DENVER -- There's no doubt the MLB All-Star game is an attraction. The tourists, the national media, the best in the majors taking their swings with a wild crowd as the backdrop. From 2014-2019, cities estimated the Midsummer Classic brought in $70 million in economic impact.
One leading economist says you should take those numbers with a grain of salt.
Victor Matheson, a professor at the College of the Holy Cross, is one of the co-authors of "Home Run or Wild Pitch?: Assessing the Economic Impact of Major League Baseball's All-Star Game." His work looks at the impact of All-Star Games from 1973-1999.
Please note: The following transcript was lightly edited for clarity.
You've studied how cities are affected by the All-Star game. What did you find in your research?
We look at things like employment, or GDP, or taxable sales, to try to figure out if we see a big bump associated with the All-Star game. Typically, what economists find is there's very, very little actual economic impact from these sort of big games. So even though it looks like a lot of economic impact, lots of people pouring in, seeing all the people in and outside the stadium, it's actually a fairly small economic impact. 2021 might be a little bit different.
Why is there a large disparity between your research and the economic impact data released by cities?
Number one, it's known as the "substitution effect." The substitution effect is when local people go to the All-Star game. Most of the people who are gonna be in Coors Field are gonna be local people from Colorado who are spending their money at the game, rather than elsewhere in the local economy. That's not new economic impact that's being generated, but is instead just shifting around where economic impact is happening.
A second thing is what we know as "crowding out." And crowding out is when the crowds and congestion associated crowds out other people that might be normally in the city. Denver, under normal circumstances, is pretty full on a typical July weekend. If you displace regular tourists to Colorado with Major League Baseball tourists, again, that's not a net gain for the city.
And the last thing is what's known as "leakages." That's when money that is spent in the city doesn't actually stick in the city. So, for example, if you have people staying at the Hyatt or the Radisson, they may be spending a lot of money here, but that money isn't sticking in Denver. It's going back to corporate headquarters in New York City.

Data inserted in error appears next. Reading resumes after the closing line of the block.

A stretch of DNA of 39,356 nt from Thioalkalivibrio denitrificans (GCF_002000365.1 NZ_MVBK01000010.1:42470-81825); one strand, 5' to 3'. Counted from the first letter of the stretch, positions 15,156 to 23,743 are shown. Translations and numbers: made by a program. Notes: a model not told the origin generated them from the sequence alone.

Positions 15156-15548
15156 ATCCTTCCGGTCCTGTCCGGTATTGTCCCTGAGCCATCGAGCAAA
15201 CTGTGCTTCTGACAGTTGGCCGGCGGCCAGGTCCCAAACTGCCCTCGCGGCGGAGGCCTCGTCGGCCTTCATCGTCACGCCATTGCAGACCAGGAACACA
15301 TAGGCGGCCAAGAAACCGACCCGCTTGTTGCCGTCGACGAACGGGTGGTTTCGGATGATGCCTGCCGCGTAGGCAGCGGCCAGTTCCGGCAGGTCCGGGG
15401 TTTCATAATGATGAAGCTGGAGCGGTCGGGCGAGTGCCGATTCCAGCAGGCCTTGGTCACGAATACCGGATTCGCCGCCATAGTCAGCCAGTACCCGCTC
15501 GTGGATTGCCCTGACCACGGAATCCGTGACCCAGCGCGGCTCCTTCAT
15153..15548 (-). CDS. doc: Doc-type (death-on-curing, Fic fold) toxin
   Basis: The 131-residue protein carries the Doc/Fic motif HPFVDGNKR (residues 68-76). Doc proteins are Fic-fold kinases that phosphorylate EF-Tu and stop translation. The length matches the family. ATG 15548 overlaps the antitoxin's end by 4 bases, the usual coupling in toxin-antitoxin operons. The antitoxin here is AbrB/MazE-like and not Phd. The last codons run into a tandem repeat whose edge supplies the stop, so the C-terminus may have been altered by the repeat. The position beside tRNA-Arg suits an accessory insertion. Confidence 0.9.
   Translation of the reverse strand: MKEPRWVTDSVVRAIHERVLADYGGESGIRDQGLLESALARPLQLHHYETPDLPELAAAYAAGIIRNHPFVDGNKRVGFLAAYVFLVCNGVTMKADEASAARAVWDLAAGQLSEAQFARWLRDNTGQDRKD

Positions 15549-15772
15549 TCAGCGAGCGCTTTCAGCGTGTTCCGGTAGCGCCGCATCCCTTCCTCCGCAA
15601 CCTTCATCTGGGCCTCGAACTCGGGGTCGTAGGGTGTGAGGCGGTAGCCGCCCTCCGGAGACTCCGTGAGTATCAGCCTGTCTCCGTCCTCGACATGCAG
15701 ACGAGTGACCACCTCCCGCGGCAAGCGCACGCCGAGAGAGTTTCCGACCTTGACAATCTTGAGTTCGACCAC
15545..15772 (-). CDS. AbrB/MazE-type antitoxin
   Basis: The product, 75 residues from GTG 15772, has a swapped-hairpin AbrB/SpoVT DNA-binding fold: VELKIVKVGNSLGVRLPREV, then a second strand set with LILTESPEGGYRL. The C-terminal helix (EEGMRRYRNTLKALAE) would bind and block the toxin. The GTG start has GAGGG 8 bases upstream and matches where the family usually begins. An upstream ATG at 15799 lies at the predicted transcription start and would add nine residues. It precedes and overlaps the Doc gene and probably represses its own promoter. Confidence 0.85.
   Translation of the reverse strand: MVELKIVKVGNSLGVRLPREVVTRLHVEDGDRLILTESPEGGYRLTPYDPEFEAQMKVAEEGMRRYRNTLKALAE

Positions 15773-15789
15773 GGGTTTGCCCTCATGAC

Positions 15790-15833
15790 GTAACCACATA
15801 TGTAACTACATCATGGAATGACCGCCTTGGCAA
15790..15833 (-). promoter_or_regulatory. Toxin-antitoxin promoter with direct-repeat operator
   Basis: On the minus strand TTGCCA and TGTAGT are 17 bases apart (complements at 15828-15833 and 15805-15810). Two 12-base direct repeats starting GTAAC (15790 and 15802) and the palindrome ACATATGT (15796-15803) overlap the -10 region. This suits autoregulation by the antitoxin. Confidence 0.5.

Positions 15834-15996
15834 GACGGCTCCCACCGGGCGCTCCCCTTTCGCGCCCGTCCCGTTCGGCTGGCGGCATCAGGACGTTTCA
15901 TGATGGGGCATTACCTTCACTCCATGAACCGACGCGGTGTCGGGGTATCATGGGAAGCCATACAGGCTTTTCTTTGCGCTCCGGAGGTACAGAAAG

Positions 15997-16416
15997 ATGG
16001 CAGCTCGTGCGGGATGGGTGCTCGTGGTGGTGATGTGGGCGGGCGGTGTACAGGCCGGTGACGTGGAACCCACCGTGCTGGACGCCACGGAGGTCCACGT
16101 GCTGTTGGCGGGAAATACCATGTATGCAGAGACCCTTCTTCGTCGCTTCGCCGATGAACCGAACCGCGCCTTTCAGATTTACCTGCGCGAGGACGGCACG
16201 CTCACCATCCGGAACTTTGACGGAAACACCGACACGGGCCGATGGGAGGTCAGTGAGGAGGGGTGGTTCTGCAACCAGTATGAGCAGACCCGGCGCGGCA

You're saying there is no data to support an economic impact from MLB's All-Star game.
When we looked back at cities that hosted the All-Star game, no matter how we tortured the data, we couldn't get it to confess. We couldn't find any significant impact that we could see. [We couldn't find] any bump from the All-Star game at all.
As a typical rule of thumb, economists like me say, "Take whatever the city tells you, move the decimal point one place to the left, and you'll get a pretty good estimate of what Denver can expect. Now, mind you, that's in normal times. 2021 may be a little different.
What are the economic factors that would make 2021 different from other years?
Obviously, the big difference here is COVID, right? Hotels and the entire hospitality industry has been decimated over the last 14, 15 months or so. Any economic impact is good economic impact at this point. Anything you can do to get hotel rates back up to the normally 70%, 80% full that a hotel needs to stay in business, as opposed to the 20% or 30% full that they've been over the past year, is going to be something that's nice for them.
The second thing is, this is just a really good piece for Denver and Colorado's reputation, right? Basically, Denver gets to be seen as the white knight riding in to the rescue to save MLB and the All-Star game from voter suppression and Atlanta. While Atlanta gets a black eye, Colorado and Denver get to be seen as the good guys in this story. MLB wasn't gonna move it from one place with problematic policies to a place even worse. Denver comes off looking pretty good in this story.
What does Georgia lose by losing the All-Star game?
The main thing here is reputation. This is a much bigger symbolic move by MLB than an actual, big economic hit on Atlanta. But it does stand to lose a handful of money and people coming into the area. It does stand to lose some people coming in from across the country and staying in hotels. And, again, after the past year, hotels are desperate for any kind of tourism dollar. That loss of a hotel room is a lot bigger now than it was had this happened a couple years ago.
It is a bit surprising that, of the big sports leagues in the U.S., traditionally MLB has been considered the most conservative of the sports. It's not an NBA, with a face like LeBron James, or it's not MLS, with very large immigrant fanbases. So the fact that MLB is the one coming and making a big stand says something about how popular the stand is against voter suppression. If you're getting MLB to take a stand, the most conservative of the leagues, that's really saying something.